Enhancing our minds and bodies, from exoskeletons to ethical dilemmas, Amex and Burberry, Darktrace and Rare Carat … Exploring the rapidly evolving world of artificial intelligence

October 29, 2020

Working in the UAE recently, I was invited to meet some of the nation’s leaders to discuss the impact of technology on future trends. I arrived at UAE’s new Ministry of Possibilities in Dubai to be greeted by a robot, and was soon immersed inside a merged reality space, combining governance, a diversity of collaborative innovation projects, and tech education.

Omar Sultan Al Olama, the UAE Minister of State for Artificial Intelligence (how many nations have one of those?) had just launched BRAIN, the National AI Program, with an ambition for the UAE “to become world leaders in AI by 2031” and boost the local economy by $182 billion. A leap to the future, maybe, but a practical growth strategy too.

From Siri to self-driving cars, AI has the potential to transform our human capacity to embrace the power of technology, and solve the most complex problems, from climate change to eradicating disease, cybersecurity to neuro-controls. Whilst we image AI taking the humanoid form of Sophia, the human-like robot created by Hong-Kong based Hansen Robotics, AI comes in many forms, from Alphabet’s Deepmind to Tesla’s autonomous cars.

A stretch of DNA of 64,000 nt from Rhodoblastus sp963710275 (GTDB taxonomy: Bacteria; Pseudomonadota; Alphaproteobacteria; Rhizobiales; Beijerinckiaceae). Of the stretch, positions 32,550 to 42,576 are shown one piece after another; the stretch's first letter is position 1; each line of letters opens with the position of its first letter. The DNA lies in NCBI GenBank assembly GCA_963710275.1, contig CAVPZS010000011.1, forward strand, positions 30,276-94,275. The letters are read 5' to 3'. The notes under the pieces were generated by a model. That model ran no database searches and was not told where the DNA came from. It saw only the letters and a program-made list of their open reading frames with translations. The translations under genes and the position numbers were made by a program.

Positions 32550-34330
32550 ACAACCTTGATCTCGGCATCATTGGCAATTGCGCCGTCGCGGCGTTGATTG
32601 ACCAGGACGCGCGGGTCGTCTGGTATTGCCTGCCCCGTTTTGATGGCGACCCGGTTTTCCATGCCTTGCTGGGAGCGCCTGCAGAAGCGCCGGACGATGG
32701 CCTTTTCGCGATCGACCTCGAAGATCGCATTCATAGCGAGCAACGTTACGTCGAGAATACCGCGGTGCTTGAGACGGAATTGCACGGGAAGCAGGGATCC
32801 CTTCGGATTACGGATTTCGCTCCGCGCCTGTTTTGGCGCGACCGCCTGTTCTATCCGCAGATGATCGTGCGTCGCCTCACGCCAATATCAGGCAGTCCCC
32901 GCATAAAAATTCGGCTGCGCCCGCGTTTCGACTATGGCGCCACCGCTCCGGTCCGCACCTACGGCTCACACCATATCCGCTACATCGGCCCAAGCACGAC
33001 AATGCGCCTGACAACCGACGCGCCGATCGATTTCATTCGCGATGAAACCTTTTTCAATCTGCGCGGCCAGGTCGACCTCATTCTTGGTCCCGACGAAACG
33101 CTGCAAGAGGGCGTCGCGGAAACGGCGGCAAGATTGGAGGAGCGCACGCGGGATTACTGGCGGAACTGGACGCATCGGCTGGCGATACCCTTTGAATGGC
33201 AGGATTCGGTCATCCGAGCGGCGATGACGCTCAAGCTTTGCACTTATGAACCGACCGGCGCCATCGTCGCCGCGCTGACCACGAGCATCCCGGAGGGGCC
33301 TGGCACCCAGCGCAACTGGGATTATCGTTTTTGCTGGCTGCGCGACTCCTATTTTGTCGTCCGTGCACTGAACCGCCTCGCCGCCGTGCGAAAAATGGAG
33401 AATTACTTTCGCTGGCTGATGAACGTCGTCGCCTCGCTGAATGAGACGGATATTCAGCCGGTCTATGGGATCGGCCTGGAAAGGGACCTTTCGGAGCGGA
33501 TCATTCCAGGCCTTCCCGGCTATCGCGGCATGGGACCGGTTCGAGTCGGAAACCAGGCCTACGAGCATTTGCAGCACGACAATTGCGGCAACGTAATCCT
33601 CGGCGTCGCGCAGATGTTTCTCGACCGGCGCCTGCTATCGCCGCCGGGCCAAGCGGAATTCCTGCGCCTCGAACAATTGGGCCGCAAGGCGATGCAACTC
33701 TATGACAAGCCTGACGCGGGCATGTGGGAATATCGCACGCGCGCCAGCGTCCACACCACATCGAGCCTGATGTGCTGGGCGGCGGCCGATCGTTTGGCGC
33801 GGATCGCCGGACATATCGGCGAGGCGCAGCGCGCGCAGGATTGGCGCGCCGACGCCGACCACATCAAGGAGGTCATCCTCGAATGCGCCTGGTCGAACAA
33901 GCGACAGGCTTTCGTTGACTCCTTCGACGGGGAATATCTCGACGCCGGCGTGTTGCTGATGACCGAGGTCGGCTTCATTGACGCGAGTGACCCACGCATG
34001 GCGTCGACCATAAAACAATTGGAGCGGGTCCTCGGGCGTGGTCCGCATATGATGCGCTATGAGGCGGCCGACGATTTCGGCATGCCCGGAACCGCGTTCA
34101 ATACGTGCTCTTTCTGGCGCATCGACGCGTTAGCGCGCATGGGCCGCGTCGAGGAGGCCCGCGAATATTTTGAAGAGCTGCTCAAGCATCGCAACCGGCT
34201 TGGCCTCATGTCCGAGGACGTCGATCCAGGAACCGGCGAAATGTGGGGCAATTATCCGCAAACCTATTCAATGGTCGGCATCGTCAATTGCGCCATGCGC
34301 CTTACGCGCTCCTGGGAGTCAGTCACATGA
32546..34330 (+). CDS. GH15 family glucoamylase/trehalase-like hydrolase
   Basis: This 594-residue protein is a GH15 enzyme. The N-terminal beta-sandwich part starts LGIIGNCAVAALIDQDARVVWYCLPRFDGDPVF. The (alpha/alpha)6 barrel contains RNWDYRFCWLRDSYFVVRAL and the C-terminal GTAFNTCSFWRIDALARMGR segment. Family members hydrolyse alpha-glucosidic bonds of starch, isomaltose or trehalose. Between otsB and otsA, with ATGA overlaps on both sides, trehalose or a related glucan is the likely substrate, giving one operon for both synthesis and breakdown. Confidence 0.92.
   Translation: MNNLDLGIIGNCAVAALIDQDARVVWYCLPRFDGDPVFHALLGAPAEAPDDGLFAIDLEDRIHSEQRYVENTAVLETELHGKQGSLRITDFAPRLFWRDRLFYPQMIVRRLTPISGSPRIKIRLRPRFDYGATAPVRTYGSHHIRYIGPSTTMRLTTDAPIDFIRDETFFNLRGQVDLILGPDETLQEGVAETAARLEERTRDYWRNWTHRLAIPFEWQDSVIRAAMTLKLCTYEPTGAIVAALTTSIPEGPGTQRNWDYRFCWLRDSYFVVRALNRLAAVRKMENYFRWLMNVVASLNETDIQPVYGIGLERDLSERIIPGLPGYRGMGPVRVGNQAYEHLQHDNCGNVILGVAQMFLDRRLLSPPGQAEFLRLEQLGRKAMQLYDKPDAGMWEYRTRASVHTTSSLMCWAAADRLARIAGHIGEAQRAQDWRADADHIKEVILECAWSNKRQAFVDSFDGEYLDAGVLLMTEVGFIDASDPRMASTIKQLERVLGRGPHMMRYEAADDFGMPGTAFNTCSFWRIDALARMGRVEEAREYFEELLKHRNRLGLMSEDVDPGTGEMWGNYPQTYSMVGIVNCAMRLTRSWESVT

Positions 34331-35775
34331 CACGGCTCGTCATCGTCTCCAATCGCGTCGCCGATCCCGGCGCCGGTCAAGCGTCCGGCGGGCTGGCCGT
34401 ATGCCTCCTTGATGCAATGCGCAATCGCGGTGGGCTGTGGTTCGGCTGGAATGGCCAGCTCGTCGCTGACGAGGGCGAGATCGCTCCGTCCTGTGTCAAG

“The Age of AI” is a documentary series hosted by Robert Downey Jr. covering the ways artificial intelligence, machine learning and neural networks will change the world. Here are three of the episodes from the 8 part series:

AI and humanity

Can AI make music? Can it feel excitement and fear? Is it alive? Will.i.am and Mark Sagar push the limits of what a machine can do. How far is too far, and how much further can we go?

AI and wellbeing

The human body is not infallible, but through the wonders of AI research scientists are finding ways to address those imperfections. AI has the potential to heal, enhance and make up for the things our bodies lack.

AI and becoming superhuman

Through life changing accidents, and data minded through NASCAR, human beings are finding ways to rebuild one another so that we are better, faster, and stronger than ever before and all with the help of AI. Once nothing more than the stuff of comic books and TV shows, we truly have the technology to become modern superheroes

Today’s AI is more formally known as narrow (or weak) AI, meaning that it is designed to perform a narrow task, like playing chess or searching online. We see this embedded in our everyday lives, from anti-lock brakes in cars to fraud protection of payments, email spam filters and autocomplete forms. Future AI, however, seeks to take a more integrated form, known as general (or strong) AI, with the ability to do any task, and far more autonomy.

In healthcare, for example, AI can already interpret scans, sequence genomes, and synthesise new drugs within minutes, whilst also powering virtual nurses and robotics surgeons.